5 years, 6 months ago
Roxanne Eliza Beth
15 Months
2 People
House & Yard
Health
Grooming
Friendliness
Energy
Trainability
Pastimes
We adopted her as a mixed breed last month. She looks as if someone bred her on purpose, very well proportioned. We had her DNA tested. It came back mostly Aussie cattle dog, Aussie shepherd and border collie, so I researched online to see if there was anyone around doing that combination on purpose and found the Texas heeler. She is a lot thinner and longer than most heelers and she is red. I think she is a throwback to her dingo ancestors. She is affectionate, funny, loves to herd us around the house and is determined to eat every bunny in the neighborhood. Roxanne learns very quickly. I have experience with corgis and shelties, and this girl can wipe the floor with them. Probably the smartest dog I have ever owned. Rally-O, here we come!
5 years, 6 months ago
Texas
4 Years
6 People
House & Yard
Health
Grooming
Friendliness
Energy
Trainability
Pastimes
I adopted my baby about a year and half ago. He’s got long hair like a Aussie but is colored like a red heeler.! He’s super smart and I still to this day teach him new tricks. He knows how to lay and sit. He listen to my four year old son. He lets my son lay all over him and they even share my son bed together.! I wouldn’t trade him for the world.! He’s an amazing dog. Only thing is he doesn’t like the other dogs having their no toys. Only he can own the toys and they can play with them when he’s up for it.! If not he chews all their toys up and lays on his.!
5 years, 5 months ago
Tejas
2 Years
3 People
House & Yard
Health
Grooming
Friendliness
Energy
Trainability
Pastimes
Walk
Service dog trainkng
training
Cuddles
Fetch
Dog Parks
Just adopted my fur baby on 10/02. Shes a ball of energy but i need a dog willing to work and train to be my service dog. Vet said shes really healthy and needs a job to do. Shes super sweet and cuddly all she wants to do is be by my side.
5 years, 1 month ago
copper
6 Months
4 People
House & Yard
Health
Grooming
Friendliness
Energy
Trainability
Pastimes
they are a very intelligent, willing to please dog. as long as you have room i would highly recommend them
5 years ago
Bandit
6 Years
8 People
House & Yard
Health
Grooming
Friendliness
Energy
Trainability
Pastimes
Herding
Run
We live on a farm with two Texas Heelers. Both are very smart dogs, but also needing of lots of attention. They also can jump incredibly high. Our male can easily scale a 6 foot fence. They enjoy herding our goats and cattle just for the sake of herding them.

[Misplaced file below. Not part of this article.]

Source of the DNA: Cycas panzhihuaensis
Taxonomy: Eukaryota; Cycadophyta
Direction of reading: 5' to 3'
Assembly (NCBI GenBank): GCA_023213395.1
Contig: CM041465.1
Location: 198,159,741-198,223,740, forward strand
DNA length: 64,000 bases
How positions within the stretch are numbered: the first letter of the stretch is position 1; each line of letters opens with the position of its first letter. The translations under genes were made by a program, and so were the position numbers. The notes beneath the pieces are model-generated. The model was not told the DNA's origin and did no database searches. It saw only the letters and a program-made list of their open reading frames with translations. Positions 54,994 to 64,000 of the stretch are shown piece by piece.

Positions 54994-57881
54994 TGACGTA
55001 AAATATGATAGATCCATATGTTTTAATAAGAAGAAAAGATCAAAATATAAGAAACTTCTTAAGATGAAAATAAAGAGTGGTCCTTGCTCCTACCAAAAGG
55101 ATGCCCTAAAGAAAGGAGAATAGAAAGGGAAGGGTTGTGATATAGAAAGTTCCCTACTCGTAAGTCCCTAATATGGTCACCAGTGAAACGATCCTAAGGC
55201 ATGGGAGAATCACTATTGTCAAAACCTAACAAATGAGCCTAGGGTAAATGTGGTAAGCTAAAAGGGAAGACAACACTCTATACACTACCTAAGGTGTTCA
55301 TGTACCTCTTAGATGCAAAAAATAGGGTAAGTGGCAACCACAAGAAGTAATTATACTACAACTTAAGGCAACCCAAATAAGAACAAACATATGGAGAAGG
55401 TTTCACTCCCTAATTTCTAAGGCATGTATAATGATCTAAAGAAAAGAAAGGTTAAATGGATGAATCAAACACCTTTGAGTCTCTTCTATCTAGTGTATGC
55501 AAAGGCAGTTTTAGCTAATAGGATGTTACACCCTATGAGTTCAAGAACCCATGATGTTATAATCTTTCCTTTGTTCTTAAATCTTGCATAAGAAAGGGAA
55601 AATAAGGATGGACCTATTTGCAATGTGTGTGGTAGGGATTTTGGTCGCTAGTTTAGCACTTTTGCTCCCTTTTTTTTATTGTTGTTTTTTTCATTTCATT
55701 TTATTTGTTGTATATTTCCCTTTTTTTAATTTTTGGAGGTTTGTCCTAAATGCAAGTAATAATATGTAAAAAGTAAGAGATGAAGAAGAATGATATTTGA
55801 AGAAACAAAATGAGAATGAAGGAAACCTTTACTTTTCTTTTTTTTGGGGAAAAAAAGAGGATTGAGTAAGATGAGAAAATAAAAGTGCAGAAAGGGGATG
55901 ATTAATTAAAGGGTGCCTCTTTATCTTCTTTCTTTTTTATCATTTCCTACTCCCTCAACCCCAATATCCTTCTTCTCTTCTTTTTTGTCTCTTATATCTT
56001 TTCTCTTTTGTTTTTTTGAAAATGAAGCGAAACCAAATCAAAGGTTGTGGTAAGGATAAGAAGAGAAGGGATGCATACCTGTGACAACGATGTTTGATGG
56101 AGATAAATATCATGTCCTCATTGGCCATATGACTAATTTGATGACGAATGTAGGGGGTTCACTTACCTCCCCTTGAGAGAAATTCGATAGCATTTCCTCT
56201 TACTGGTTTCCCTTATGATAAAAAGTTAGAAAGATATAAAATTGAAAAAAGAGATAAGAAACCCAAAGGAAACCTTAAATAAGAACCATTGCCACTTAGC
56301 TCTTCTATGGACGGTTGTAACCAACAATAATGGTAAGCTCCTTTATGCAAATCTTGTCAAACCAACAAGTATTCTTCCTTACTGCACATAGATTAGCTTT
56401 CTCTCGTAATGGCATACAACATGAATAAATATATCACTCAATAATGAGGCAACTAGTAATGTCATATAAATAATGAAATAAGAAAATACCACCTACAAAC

4 years, 11 months ago
Hank
8 Months
4 People
House & Yard
Health
Grooming
Friendliness
Energy
Trainability
Pastimes
Sometimes Protective
4 years, 6 months ago
Buddy
12 Months
2 People
House
Health
Grooming
Friendliness
Energy
Trainability
Pastimes
Herding
We just adopted him last night. We are gonna have to learn what he would like. Im hoping to have him help with our goats. We live on a farm.
4 years, 5 months ago
Alfred
6 Months
2 People
Apartment
Health
Grooming
Friendliness
Energy
Trainability
Pastimes
Fetch
Tug-of-war
Explore the woods
Our pup has such a personality that I have never experienced in another dog before. He Can be quite stubborn, but when he realizes you are being serious he is quick to obey. he is such an explorer and is very curious about everything.
4 years, 2 months ago
Elektra
4 Months
2 People
House & Yard
Health
Grooming
Friendliness
Energy
Trainability
Pastimes
she is very loving. a little skiddish around new people & loud noises. very smart. loves other animals. we live in the country & deer come to the yard all the time, she just sits & watches them. a couple of her best friends are my moms cats. notices planes, birds, etc flying in the sky. even notices when the clouds are moving. she is a pure joy!!! a little hard headed at times, but usually comes around to our way of thinking. can be very sassy, til she gets the look, then settles down. i have had Rotties & Schipperkees, she is just as smart as them, maybe a little smarter.
3 years, 11 months ago
Ginger
3 Years
1 People
Condo
Health
Grooming
Friendliness
Energy
Trainability
Pastimes
Walking
Cuddling
Tricks
She was a rescue and had problems with separation anxiety. Over time she realized that I was always coming home and she calmed down. She is slow to warm up to new people but a velcro dog to me.
3 years, 11 months ago
Sheldon
4 Years
1 People
Condo
Health
Grooming
Friendliness
Energy
Trainability
Pastimes
He was diagnosed with Ehrlichia tick disease then heartworm after adoption. He was a stray from Oklahoma so not sure of history. He also has pellets in his body from someone shooting at him. He's healthy now but have to keep tests up to date to make sure his chronic tick disease isn't resurfacing. Great dog and companion to my female Australian cattle dog, Emma.
3 years, 9 months ago
Marley
1 Year
5 People
House & Yard
Health
Grooming
Friendliness
Energy
Trainability
Pastimes
She is my baby I love her so much the sweetest dog you vould ask for
3 years, 8 months ago
Athena
12 Weeks
3 People
House & Yard
Health
Grooming
Friendliness
Energy
Trainability
Pastimes
Playdate
Run outside
Walks
Fetch
She is so easy to train and is highly intelligent. Within 3 days of having her she started playing fetch without me asking. She gets so excited to see me and is a snuggle bug.
3 years, 7 months ago
Midna
6 Months
2 People
House & Yard
Health